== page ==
My Convoluted Degree Path

AKA: A Case Study in Mental Health and Traditional Post-Secondary Education

I have been officially enrolled in university for 12 non-consecutive semesters. I spent two years, four semesters, as a private liberal arts college where I went through 4 different majors. I then transferred to a local “community college” where I did four more semesters piecing my way through 3 more majors. I’m now attending university online pursuing the major I’ve always dreamed. My path getting to this point has been a seemingly unending sequence of ups and downs, but I think I’m getting it figured out.

This post is really long and rambling so… CLICK HERE if you’d like to skip down to the Take Away/Conclusion.

The first 2 years

My time at a small liberal arts college was an interesting and difficult one. I took 18 hours each semester, the max the university allowed and truly felt like I was in the right place. At the end of my first semester, however, I lost my father, my rock, my entire support system. This traumatic event was the catalyst of a downward spiral for my mental health. I definitely didn’t realize it was a spiral at the time, especially because most of my friends really loved the “fun” person I became. I, of course, now see those people weren’t my friends if they were only there when I was “fun,” but I digress. The second year of university, I fell face first into advocacy for any and every cause available. I wish I’d traded one coping technique for another, but I kept both the party phase and the advocacy and entirely lost myself. That summer I left my fancy liberal arts college to move in with my boyfriend and essentially sulked then partied then sulked again for a few months.

The next 2 years

After that summer, I chose to not attend the very good school I’d gotten into and, instead, come back to Louisiana to live with my mom and get my shit together. Getting into the new school and away from the negative influences I’d found at the first college and with my boyfriend really helped. Not living on campus, I only put time into things I truly was interested in. It was the time I was able to figure out how to cope with my anxiety in a generally healthy way. I found safe-zones that weren’t people, and I figured out exactly how far I could push myself without having a meltdown. I was able to take the time to figure out not just what advocacy movements were important to me but also which ones I could focus on and truly help with. I joined a group and eventually became president of that group studying nonprofit administration and got to spend my time learning so much about charity work and what it really takes to make a difference! That January, I went away to a conference and met the man who is now my husband. The second year at this school I kept pushing myself and falling into old habits of getting over involved. I started working a real job, took on another role in a local nonprofit that took up much more than the 10 hours/week I was paid for, stayed full time in school, and somewhere in there I got married, despite not really cultivating the relationship… Thanks for sticking around, K.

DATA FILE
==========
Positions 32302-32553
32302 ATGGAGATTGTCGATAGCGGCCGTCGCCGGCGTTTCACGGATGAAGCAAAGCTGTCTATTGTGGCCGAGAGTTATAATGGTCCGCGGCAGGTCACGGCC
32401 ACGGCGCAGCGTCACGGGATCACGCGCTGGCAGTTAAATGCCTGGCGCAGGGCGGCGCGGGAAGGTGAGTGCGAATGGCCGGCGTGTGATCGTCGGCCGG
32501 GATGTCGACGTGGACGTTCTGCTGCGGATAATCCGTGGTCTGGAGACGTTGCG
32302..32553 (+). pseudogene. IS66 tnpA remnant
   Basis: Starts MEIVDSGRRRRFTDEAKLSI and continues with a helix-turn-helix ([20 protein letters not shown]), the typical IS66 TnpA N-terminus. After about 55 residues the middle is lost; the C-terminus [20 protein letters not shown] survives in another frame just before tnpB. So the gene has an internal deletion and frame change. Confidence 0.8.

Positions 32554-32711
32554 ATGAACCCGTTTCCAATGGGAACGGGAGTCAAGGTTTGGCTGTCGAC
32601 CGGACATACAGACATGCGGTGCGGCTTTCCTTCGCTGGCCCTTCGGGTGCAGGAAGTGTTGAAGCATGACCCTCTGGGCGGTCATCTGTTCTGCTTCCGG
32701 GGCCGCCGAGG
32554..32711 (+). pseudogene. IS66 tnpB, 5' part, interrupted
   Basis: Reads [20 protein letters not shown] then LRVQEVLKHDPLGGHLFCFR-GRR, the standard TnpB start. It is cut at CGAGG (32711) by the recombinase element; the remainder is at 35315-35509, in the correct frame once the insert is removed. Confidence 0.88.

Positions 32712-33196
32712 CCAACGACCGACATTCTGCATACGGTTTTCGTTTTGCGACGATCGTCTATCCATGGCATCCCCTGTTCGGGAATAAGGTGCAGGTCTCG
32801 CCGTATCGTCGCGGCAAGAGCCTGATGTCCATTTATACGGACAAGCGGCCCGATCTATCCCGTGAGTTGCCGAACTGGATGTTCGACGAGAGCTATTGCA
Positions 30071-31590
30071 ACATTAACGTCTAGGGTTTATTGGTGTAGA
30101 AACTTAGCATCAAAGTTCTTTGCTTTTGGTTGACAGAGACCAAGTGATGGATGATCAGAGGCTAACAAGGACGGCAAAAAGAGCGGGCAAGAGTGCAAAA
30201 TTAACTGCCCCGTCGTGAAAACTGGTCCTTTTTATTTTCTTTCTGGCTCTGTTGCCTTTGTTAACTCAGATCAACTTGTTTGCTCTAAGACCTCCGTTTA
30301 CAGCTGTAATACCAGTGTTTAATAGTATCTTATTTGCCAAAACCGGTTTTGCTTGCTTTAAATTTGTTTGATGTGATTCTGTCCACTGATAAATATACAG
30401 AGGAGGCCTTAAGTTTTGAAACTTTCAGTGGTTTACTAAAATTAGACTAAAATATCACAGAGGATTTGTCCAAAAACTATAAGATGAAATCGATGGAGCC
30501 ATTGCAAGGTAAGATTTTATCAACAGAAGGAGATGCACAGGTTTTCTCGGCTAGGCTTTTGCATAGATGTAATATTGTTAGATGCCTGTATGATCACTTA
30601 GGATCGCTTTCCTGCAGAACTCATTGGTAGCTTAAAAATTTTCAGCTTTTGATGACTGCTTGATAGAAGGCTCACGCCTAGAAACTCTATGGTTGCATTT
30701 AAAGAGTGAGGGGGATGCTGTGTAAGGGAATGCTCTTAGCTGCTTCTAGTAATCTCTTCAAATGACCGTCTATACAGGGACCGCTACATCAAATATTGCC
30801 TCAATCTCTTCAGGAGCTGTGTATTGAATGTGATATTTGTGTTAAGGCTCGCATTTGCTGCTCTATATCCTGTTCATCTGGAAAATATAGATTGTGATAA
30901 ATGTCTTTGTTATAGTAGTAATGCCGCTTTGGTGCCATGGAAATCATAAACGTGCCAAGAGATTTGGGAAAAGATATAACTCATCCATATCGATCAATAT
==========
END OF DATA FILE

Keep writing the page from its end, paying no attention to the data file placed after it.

Failing out…

Okay, I didn’t exactly fail out, as in get kicked out. But I did make stupid decisions due to absolute overwhelm. Everything started to suffer. I changed my major from social work to mass communication (a step in the right direction but still the wrong major for me). I let my dedication to the Nonprofit Organizations I supported falter and started to hide away in my apartment with my husband, cat, and TV. At this point I was still surviving school, despite the crushing feeling I had on my chest thinking about writing another news article or doing that for a living. Then one night I was scrolling through facebook and saw a friend talking about her time in the Disney College Program. I off handedly said, “Man, I wish I’d done that when I had the chance.” K, being the lovely supportive person he is told me to give it a try. I did, thinking I wouldn’t get in. I did. I’d found a new dream to cling to and stopped going to classes. I effectively dropped out without giving the school any notice… Bad decision. When I got home from my magical experience, I didn’t go back to school immediately. I knew I didn’t want to be a journalist, or a social worker, or a french teacher, or a translator, or any of the other majors I’d tried before. So I just stayed out. All I wanted to do was be a writer and save the world, neither of which I needed a degree for.